Nicky Richmond: Day two at MIPIM

“It’s like a stag party,” said the client, “but with business cards.”

It seems incredible but only it’s only a day a half since I arrived and it already feels like I’ve been here for a week. The heavy rain has put a dampener on proceedings and no-one wants to sit in the beach restaurants, the waves seeping under the flimsy awnings and the crack of the plastic in the wind drowning out conversation.

But once you’ve got over the weather conversation beloved of all Brits there are themes emerging. I have heard these words come out of many mouths, in varying degrees of certainty:

1.     Prime Central London is dead for the next three years at least;

2.     Brexit will be good for property;

3.     Brexit will be bad for property;

4.     We don’t know what Brexit will mean for property (actually, no-one admits that one);

5.     The northern cities are the new London;

6.     Many of the newer lenders in the market are going to struggle in the next two years (said by the more established lenders, obv);

7.     The Americans are back in the market in a big way;

8.     The Americans are moving out, scared by Brexit uncertainty;

9.     Mothballing. With reference to many developments, particularly those in or around Vauxhall.

And it was good of the Chancellor to time his budget over MIPIM lunchtime so we could all choke on our chips as news about the change to commercial property stamp duty started to appear on peoples’ phones. Calls were made  by both buyers and sellers to their lawyers, buyers trying to save money, sellers trying to avoid the price chip in the morning.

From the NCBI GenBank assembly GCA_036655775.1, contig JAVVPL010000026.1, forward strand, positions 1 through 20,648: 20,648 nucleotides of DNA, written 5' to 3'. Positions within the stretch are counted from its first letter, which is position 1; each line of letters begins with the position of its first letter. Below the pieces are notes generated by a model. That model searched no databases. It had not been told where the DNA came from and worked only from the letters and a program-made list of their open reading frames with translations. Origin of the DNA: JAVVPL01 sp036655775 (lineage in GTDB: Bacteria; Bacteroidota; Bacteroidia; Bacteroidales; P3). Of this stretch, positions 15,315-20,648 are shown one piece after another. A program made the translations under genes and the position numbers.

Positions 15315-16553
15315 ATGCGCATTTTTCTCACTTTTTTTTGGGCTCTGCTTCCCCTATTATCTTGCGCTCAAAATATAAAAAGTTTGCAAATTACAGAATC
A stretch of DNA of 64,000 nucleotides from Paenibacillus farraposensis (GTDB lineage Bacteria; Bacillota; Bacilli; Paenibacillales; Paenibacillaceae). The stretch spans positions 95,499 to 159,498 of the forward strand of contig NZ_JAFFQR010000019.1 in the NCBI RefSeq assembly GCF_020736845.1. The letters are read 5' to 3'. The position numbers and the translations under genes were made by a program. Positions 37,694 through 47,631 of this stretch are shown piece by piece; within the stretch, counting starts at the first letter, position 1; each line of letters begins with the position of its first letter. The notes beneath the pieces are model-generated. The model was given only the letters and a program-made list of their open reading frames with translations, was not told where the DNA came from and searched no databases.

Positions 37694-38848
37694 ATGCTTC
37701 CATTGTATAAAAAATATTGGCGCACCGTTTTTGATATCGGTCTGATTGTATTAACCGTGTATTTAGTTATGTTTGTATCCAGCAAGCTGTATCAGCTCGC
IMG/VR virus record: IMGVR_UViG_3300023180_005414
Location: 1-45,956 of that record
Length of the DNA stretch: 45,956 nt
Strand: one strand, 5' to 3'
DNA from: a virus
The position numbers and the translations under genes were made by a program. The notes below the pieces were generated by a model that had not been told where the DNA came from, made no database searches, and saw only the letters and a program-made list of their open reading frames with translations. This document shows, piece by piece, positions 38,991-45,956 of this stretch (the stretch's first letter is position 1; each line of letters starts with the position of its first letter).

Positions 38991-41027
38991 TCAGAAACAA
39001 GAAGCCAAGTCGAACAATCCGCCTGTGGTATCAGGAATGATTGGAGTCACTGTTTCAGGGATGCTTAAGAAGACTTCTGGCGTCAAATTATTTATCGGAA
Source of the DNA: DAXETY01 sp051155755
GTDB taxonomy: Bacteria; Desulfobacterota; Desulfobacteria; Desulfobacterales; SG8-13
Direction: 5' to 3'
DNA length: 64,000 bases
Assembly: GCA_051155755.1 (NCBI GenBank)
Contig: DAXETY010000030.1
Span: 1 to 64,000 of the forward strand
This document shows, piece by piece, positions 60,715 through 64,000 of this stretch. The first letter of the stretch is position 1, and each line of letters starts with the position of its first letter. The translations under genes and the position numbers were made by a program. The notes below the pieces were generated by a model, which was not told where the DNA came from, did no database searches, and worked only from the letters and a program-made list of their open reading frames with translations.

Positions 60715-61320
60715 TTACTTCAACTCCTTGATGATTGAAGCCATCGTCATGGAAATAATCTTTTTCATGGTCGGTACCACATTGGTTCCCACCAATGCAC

Not only that but the proposals to limit tax deductibility of interest to 30 per cent could be catastrophic for those companies who rely on debt funding (i.e. the bulk of the industry). To many, it feels like yet another kick in the privates from a Tory Government treating the property industry like a cash cow.

And in what appeared like a glimmer of hope, the second home owners were smiling into their sambuccas at the reduction in CGT, until they realized that residential property was excluded.

Some of the more outspoken are talking openly of recession and those predicting growth in Central London resi are looked on in much the same way as climate-change deniers.

But the rain is predicted to lift today and I’m determined to find you a good news story for tomorrow. Wish me luck.

Nicky Richmond, managing partner, Brecher